For clients and the community. In 2016, 2 Lancaster companies hosted 100 students. In 2017, 1,200 students toured 41 local companies. In 2018, nearly 3,000 students visited 52 manufacturers, and the governor of Pennsylvania issued a statement about MFG Day’s impact. This year, in addition to tours for high school students, events are planned for students in grades 7 and 8 in five local school districts. As for the student response, 84 percent of attendees said they were convinced that manufacturing offered careers that are interesting and rewarding, and 64 percent said they were more motivated to pursue a career in manufacturing.
For Cross’s practice. For her ongoing MFG Day leadership, Cross has received tremendous media recognition and is highly visible in the communities she serves. Having developed deep relationships with more than 50 manufacturers in Lancaster County, she is seen as a thought leader and friend to this major local industry. And, oh, yes, she’s already converted some MFG Day host companies to 401(k) clients. Her growth is 245 percent since 2012, and with the goodwill gathered and relationships built, there are no signs of a slowdown in Cross’s future.
Be Like Cross
Could you be more intentional in how you prospect? Start with identifying your ideal clients. Brainstorm the characteristics you look for in potential clients, and identify similarities between the clients you most enjoy working with. Notice any patterns, whether it be in their professions, demographics, philanthropic interests, or education? Once you’ve narrowed this down, you can determine what services this niche needs most.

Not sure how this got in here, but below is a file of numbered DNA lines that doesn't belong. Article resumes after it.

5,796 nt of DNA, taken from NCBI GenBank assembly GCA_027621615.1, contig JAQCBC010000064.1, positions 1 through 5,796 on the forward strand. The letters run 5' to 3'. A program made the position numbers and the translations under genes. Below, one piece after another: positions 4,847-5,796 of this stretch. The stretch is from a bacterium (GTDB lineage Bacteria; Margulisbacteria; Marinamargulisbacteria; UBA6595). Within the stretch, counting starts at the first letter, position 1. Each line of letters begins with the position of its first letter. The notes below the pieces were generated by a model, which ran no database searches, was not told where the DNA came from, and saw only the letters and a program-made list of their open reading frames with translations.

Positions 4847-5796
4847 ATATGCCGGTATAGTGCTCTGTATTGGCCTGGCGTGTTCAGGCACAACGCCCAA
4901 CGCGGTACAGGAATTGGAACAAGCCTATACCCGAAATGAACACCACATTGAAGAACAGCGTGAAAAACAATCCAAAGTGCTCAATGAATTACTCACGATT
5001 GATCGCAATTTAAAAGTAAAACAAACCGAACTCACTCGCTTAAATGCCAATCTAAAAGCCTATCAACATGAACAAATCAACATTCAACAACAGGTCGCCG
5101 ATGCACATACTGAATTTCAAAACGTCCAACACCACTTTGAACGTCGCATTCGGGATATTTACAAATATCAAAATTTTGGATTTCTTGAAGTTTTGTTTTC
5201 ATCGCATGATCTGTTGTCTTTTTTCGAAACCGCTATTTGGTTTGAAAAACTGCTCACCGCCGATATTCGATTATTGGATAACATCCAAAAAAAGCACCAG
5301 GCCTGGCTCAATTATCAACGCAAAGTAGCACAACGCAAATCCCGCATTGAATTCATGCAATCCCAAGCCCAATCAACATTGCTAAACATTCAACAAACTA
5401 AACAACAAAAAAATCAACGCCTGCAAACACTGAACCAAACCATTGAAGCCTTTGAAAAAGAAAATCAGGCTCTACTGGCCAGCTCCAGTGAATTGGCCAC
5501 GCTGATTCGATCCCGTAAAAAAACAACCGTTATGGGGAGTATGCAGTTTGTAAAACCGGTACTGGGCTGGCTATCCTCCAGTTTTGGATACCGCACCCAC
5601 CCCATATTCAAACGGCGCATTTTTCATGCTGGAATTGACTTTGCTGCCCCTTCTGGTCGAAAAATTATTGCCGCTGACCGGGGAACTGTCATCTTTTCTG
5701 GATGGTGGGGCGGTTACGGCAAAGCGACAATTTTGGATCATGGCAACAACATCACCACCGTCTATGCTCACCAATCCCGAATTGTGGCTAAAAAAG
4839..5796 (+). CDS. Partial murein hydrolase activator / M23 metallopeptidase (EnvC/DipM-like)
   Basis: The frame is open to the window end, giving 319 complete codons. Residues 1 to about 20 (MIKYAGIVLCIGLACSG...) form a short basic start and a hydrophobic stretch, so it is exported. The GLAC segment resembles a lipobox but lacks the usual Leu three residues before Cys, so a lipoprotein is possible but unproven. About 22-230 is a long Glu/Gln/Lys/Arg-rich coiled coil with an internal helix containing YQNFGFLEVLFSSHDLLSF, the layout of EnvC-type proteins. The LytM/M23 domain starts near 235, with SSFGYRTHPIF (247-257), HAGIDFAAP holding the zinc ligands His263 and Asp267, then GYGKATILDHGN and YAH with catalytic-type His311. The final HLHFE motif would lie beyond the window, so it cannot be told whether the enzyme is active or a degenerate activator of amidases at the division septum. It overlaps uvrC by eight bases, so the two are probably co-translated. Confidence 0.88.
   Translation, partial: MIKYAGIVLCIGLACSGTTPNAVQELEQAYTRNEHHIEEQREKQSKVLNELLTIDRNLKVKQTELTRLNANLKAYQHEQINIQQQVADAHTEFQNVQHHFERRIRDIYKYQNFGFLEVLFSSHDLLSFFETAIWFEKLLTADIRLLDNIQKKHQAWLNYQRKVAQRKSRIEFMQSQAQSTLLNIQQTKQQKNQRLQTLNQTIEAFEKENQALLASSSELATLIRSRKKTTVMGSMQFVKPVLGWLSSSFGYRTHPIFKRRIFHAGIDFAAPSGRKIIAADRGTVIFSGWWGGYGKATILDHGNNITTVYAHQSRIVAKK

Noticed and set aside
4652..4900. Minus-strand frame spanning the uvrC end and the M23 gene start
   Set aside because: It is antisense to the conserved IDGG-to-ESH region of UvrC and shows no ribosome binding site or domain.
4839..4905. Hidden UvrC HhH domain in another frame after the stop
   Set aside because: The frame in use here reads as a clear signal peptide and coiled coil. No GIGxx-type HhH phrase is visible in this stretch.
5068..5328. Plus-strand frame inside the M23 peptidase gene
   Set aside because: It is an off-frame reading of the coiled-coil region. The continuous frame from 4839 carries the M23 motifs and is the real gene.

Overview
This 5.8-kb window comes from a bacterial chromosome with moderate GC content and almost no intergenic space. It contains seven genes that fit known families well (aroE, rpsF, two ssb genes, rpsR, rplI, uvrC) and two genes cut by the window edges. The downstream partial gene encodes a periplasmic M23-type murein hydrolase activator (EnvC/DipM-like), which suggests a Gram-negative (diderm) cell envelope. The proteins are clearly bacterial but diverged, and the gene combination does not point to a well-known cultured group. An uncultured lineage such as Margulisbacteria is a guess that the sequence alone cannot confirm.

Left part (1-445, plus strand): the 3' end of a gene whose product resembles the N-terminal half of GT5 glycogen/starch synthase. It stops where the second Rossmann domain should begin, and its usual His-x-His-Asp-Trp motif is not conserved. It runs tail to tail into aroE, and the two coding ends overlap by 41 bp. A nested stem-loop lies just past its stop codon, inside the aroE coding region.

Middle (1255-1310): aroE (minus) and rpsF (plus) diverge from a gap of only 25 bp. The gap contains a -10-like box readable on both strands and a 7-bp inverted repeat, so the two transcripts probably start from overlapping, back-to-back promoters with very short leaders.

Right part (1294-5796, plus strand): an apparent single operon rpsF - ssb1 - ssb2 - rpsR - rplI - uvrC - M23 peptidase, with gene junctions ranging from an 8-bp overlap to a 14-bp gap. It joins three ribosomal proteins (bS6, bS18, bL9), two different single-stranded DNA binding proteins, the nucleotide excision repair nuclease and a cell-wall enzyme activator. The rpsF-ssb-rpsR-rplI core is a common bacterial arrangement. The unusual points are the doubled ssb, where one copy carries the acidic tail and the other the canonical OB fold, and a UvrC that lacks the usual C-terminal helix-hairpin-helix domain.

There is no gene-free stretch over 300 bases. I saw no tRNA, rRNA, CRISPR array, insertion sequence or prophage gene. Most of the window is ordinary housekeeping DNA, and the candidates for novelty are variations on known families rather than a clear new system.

Next, look inward to tailor your messaging and marketing so that it appeals to this audience. Write a one- to two sentence statement that tells the clients all they need to know, and let it be a part of your brand. It should address the challenges this niche faces and define how you intend to help them overcome them. Where do you provide the most value? What sets you apart from other firms?
If you feel you’re spending too much time juggling different services for a wide range of clients, perhaps it’s time to take a step back and see where you can have the most impact. Saying no can feel counterintuitive, but by right-sizing your client base, you can hone your focus and services—and better serve the clients you keep.
How have you been driving growth with intentional prospecting? Has your firm found success with a particular niche? We’d love to hear from you!